Cuomo gives greenlight to North Country reopening
New York's North Country will be the fourth region to gradually reopen, Gov. Andrew Cuomo said Wednesday. North Country business leaders called the much anticipated announcement welcome news.
Governor Cuomo was in Watertown Wednesday to announce the
"We are opening based off the metrics they gave us -- we hit seven out of seven," Cuomo said.
The businesses eligible to start opening their doors are low-risk manufacturing, construction, retail curbside pickup, wholesale trade, and the some in the agriculture industry.
"Before they can reopen, they must have a health and safety plan," said Garry Douglas with the North Country Chamber of Commerce.
He says those who want to reopen, regardless of which phase, will need a health and safety plan and it needs to be easily accessible for the public to see on a moments notice. Douglas recommends each business appoint a person on staff to handle all things health and safety and be the one to update other staff of any new protocols.
"It's going to kind of be self-certifying. You are going to do it but then it's going to be subject to review at anytime on your site. You need to have this before opening your doors," Douglas said.
The select businesses in phase one can light up their open signs starting on Friday, but it's up in the air as to when phase two can start.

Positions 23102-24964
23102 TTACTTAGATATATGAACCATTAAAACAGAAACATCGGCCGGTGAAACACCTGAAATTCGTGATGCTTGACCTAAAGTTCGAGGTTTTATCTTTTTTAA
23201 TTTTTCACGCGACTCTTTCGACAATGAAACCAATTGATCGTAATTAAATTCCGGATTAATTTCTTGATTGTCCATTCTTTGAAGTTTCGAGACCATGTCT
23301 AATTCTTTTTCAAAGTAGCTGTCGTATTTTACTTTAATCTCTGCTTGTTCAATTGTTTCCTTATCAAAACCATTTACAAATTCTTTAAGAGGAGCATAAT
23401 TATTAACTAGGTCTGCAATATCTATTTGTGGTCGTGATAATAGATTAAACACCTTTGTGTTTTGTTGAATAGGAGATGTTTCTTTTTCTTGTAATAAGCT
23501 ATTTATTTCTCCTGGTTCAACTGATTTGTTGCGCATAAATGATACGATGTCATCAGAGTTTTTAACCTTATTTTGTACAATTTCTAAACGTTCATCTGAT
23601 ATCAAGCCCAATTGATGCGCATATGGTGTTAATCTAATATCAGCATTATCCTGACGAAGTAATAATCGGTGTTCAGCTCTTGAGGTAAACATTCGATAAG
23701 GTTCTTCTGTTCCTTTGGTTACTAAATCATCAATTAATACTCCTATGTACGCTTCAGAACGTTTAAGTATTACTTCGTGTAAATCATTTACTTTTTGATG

"These phases are going to be spread two, three potentially more weeks apart depending on how things go," said Erin Streiff with the Clinton County Health Department.
Cuomo stressed that reopening needs to be done the right way in order to avoid any resurgence in cases.That calls for monitoring of the virus's rate of transmission and could mean it's some time before the region is fully reopened. "Government can't do any of this, this is a function of the actions of every individual and every family," Cuomo said.
"If we see a spike in cases, everything goes on hold until we can understand what's causing that spike, stop it, and then proceed," Streiff said.
The region needs to maintain those seven criteria needed to stay open and the state is stepping in to make sure the region has what it needs to maintain the testing requirements.
"We are working with the county leadership to make sure they have the tests kits and they are able to stay above that 419 number," said Melissa DeRosa, secretary to the governor.